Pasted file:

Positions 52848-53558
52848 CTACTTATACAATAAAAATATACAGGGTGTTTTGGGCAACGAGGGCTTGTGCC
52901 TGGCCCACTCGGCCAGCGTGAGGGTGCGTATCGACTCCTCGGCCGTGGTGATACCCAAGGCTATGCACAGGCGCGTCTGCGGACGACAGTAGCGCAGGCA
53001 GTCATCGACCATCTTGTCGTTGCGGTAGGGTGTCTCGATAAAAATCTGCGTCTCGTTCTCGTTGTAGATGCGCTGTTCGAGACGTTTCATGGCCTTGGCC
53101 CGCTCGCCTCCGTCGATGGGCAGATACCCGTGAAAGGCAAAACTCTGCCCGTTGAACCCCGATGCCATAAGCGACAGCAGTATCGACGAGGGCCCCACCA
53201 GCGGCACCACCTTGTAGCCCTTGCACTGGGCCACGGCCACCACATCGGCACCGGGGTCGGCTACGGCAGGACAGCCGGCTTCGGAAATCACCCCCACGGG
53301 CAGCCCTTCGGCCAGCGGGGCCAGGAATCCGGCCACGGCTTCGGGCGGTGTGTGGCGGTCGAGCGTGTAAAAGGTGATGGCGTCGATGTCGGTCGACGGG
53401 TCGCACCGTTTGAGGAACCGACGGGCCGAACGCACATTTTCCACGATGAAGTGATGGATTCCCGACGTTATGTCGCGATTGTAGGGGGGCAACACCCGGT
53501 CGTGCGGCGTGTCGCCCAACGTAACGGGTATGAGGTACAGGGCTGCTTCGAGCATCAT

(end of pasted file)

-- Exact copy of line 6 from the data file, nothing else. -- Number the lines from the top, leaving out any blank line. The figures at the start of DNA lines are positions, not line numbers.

53201 GCGGCACCACCTTGTAGCCCTTGCACTGGGCCACGGCCACCACATCGGCACCGGGGTCGGCTACGGCAGGACAGCCGGCTTCGGAAATCACCCCCACGGG